By definition, a traumatic brain injury harms the brain and, therefore, the neurons that reside therein. In recovery, one is taught how to live effectively with these deficits. However, “the big issue with treatment after TBI is that there are no drugs that work well on patients to restore memory,” says Bonnie Firestein. Firestein is the senior author of a decade-long study, led by the Department of Cell Biology and Neuroscience at Rutgers University, that may have found the means to full recovery.
Specifically studied was the protein Cytosolic PSD-95 interactor, also known as Cypin, “the primary guanine deaminase in the brain [that] plays key roles in shaping neuronal circuits and regulating neuronal survival.” (Guanine is, “an important building block for DNA and RNA in cells.”)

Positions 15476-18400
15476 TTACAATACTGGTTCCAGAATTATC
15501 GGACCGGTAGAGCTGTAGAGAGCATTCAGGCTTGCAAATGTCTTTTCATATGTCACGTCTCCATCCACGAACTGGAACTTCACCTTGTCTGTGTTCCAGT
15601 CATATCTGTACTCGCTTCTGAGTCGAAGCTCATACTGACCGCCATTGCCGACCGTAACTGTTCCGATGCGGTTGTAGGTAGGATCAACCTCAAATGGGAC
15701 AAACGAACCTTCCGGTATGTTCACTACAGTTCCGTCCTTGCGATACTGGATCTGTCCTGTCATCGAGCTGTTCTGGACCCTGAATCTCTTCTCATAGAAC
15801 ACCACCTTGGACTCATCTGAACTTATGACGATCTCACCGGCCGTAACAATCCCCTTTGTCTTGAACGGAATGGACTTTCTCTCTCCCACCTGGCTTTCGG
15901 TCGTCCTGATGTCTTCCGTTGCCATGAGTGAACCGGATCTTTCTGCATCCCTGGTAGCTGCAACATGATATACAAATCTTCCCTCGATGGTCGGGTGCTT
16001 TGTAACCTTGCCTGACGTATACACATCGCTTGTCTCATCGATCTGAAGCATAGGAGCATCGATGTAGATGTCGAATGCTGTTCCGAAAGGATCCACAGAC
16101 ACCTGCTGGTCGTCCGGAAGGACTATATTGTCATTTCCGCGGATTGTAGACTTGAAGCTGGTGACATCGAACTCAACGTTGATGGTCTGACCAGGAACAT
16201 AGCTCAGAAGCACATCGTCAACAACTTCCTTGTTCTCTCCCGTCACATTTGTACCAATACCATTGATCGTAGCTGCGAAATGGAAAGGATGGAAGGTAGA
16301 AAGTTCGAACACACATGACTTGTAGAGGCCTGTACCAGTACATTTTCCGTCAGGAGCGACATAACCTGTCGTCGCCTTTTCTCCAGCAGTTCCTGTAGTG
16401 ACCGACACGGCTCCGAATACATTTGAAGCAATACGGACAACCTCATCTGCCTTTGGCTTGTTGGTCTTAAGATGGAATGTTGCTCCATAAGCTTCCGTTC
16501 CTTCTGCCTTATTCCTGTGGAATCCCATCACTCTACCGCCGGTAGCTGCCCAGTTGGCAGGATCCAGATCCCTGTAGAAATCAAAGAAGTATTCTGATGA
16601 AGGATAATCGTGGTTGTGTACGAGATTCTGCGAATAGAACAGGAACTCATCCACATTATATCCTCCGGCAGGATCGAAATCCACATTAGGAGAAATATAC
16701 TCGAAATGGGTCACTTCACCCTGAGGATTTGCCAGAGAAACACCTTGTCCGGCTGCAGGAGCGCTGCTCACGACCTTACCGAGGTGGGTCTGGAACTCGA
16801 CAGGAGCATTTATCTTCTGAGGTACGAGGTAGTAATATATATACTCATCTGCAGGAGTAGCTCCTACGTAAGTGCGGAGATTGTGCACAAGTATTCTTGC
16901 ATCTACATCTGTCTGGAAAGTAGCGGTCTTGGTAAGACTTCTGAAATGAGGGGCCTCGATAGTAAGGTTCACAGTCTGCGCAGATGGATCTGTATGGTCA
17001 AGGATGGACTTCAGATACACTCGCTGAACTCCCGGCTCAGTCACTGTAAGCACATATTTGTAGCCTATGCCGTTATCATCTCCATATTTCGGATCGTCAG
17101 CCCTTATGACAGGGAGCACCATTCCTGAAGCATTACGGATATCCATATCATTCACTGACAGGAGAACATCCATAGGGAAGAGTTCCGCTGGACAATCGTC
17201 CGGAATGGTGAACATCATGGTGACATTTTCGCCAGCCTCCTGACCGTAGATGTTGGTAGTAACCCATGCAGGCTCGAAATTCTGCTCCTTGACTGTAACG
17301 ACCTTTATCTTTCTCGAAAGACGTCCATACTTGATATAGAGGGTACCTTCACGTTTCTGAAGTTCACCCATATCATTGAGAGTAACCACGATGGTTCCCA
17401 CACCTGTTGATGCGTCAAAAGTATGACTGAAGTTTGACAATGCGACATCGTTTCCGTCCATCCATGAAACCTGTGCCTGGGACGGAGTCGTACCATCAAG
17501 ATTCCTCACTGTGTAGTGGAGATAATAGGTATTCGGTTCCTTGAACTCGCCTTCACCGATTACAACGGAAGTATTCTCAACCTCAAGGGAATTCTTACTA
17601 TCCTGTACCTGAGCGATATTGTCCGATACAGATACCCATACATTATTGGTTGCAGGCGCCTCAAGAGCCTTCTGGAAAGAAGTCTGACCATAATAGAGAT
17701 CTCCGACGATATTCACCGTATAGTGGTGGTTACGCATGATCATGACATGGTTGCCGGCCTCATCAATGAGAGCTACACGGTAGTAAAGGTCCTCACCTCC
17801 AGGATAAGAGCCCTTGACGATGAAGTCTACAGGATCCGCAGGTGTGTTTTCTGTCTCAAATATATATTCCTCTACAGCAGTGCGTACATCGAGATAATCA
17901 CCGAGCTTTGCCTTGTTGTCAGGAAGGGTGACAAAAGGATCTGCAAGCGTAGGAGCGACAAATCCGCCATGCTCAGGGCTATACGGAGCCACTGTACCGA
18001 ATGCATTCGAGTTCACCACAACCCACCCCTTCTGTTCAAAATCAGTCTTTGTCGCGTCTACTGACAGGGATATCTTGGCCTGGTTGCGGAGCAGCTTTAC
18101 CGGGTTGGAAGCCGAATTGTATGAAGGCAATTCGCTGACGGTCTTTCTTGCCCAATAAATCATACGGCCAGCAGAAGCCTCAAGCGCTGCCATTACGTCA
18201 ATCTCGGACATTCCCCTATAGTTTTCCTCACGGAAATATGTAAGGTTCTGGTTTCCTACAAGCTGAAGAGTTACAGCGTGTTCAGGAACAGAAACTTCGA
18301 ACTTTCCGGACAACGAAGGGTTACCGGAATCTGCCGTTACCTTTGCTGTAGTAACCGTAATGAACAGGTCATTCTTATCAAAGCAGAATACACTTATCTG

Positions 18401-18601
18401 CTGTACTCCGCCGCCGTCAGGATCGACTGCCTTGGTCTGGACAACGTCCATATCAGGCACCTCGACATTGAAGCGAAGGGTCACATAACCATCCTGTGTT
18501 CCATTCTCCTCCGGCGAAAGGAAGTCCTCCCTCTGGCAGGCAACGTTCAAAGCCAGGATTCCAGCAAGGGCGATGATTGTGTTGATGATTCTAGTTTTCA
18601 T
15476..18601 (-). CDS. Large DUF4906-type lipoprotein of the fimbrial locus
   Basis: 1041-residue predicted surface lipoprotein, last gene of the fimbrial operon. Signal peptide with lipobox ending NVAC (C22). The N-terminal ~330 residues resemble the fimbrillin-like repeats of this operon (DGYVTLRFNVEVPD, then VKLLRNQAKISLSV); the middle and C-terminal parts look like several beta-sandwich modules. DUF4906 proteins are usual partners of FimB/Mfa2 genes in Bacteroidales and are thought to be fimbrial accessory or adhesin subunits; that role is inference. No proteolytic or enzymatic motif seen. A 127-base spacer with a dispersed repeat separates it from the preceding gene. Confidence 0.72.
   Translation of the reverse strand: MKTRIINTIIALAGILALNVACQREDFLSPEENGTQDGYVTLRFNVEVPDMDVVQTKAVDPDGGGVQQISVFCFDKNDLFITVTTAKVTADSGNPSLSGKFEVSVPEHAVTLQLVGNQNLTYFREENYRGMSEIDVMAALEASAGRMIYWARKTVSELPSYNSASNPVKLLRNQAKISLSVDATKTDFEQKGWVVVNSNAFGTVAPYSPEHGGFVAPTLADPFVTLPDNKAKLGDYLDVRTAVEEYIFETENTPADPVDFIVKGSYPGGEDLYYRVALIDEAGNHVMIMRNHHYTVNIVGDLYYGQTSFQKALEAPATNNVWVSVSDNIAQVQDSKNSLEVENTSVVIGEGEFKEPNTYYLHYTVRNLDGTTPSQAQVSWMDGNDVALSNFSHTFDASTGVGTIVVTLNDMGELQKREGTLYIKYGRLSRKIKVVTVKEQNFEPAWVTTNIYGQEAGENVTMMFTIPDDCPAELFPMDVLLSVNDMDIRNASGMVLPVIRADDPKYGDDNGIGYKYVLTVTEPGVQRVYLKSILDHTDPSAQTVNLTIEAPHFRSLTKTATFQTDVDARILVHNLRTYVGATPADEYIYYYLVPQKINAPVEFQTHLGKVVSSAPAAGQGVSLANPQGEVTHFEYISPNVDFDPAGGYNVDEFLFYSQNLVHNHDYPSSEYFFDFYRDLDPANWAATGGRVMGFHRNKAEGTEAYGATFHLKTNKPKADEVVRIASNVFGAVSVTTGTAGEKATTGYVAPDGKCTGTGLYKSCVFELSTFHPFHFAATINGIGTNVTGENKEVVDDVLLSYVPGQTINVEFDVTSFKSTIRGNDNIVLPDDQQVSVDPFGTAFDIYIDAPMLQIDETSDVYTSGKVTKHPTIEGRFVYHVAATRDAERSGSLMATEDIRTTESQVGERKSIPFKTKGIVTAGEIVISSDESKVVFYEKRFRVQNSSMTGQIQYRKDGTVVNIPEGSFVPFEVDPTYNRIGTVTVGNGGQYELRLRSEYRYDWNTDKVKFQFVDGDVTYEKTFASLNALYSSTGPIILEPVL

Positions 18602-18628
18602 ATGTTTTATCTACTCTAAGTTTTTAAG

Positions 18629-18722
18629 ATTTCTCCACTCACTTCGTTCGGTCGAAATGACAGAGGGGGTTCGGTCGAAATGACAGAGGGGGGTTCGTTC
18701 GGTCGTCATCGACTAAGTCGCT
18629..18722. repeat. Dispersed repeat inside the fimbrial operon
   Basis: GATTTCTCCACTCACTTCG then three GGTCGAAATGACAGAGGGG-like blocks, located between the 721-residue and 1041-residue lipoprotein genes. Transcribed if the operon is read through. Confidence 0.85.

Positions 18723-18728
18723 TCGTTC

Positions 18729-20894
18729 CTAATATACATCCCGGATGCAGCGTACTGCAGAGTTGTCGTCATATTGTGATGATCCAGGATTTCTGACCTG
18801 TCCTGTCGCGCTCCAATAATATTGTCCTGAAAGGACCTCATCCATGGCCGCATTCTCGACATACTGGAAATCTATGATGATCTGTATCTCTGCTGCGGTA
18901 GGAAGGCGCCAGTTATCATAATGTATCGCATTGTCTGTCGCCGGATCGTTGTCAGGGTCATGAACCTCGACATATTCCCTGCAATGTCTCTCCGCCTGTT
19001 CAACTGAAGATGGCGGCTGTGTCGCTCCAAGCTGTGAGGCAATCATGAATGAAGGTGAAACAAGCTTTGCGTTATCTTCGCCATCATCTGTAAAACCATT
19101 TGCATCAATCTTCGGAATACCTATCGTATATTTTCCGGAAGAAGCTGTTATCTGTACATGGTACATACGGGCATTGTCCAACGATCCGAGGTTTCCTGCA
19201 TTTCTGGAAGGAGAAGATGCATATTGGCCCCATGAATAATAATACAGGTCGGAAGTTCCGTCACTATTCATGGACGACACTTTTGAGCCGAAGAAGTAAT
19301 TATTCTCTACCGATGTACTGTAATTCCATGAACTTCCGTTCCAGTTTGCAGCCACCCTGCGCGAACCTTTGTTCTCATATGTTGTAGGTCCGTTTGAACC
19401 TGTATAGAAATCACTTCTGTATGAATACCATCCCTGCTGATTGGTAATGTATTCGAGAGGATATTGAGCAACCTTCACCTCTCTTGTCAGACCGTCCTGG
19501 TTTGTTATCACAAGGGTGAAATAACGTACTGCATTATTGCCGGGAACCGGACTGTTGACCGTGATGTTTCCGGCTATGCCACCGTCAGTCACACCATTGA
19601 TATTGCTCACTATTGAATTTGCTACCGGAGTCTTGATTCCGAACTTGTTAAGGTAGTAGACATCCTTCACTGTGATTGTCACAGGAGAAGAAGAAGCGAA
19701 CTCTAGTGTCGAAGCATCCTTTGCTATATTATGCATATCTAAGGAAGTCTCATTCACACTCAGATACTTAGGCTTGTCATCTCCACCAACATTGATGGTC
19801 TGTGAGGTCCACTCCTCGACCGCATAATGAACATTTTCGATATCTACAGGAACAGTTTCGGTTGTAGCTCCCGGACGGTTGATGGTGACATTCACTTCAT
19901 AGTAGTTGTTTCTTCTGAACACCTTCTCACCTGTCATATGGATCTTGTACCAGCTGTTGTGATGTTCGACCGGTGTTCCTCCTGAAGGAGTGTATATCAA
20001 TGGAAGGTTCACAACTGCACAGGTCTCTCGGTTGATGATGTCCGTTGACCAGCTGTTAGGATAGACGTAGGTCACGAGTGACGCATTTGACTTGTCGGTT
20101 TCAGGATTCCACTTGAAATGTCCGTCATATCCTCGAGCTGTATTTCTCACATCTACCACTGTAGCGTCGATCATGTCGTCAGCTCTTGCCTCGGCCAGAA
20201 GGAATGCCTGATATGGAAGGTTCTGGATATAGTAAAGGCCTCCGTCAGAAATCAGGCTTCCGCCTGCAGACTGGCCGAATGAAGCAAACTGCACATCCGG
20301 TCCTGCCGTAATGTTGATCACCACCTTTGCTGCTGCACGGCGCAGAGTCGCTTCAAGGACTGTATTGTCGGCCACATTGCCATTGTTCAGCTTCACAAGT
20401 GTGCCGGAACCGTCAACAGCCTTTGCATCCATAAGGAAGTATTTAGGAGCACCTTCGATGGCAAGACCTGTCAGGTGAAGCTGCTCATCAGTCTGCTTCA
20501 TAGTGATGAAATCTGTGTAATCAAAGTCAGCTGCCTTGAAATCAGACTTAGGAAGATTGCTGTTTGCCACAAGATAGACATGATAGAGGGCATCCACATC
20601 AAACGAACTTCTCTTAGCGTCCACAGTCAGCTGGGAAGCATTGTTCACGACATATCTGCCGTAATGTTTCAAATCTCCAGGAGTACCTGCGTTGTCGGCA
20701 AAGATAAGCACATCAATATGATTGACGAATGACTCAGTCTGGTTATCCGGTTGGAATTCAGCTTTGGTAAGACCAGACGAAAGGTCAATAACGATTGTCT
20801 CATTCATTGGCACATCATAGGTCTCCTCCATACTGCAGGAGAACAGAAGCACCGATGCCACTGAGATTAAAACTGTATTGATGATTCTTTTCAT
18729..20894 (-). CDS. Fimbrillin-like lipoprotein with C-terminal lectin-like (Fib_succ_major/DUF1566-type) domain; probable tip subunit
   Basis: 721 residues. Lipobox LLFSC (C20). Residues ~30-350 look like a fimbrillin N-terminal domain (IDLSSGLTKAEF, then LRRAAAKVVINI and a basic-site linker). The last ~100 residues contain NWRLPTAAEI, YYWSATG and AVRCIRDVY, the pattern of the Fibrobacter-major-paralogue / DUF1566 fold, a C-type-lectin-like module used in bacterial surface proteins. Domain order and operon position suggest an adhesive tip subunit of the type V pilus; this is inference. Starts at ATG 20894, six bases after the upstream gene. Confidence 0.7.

To summarize the study’s findings, the abstract on the NIH site states, “Administering either cypin activator directly into the brain one hour after traumatic brain injury significantly reduced fear conditioning deficits 5 days after injury, while delivering the cypin inhibitor did not improve outcome after TBI. Together, these data demonstrate that cypin activation is a novel approach for improving outcome after TBI and may provide a new pathway for reducing the deficits associated with TBI in patients.” Though this tactic of recovery has only been tested on mice, as of yet, the similar neurological structure of mice to humans makes it possible that this newly found method of treatment would work in humans, as well.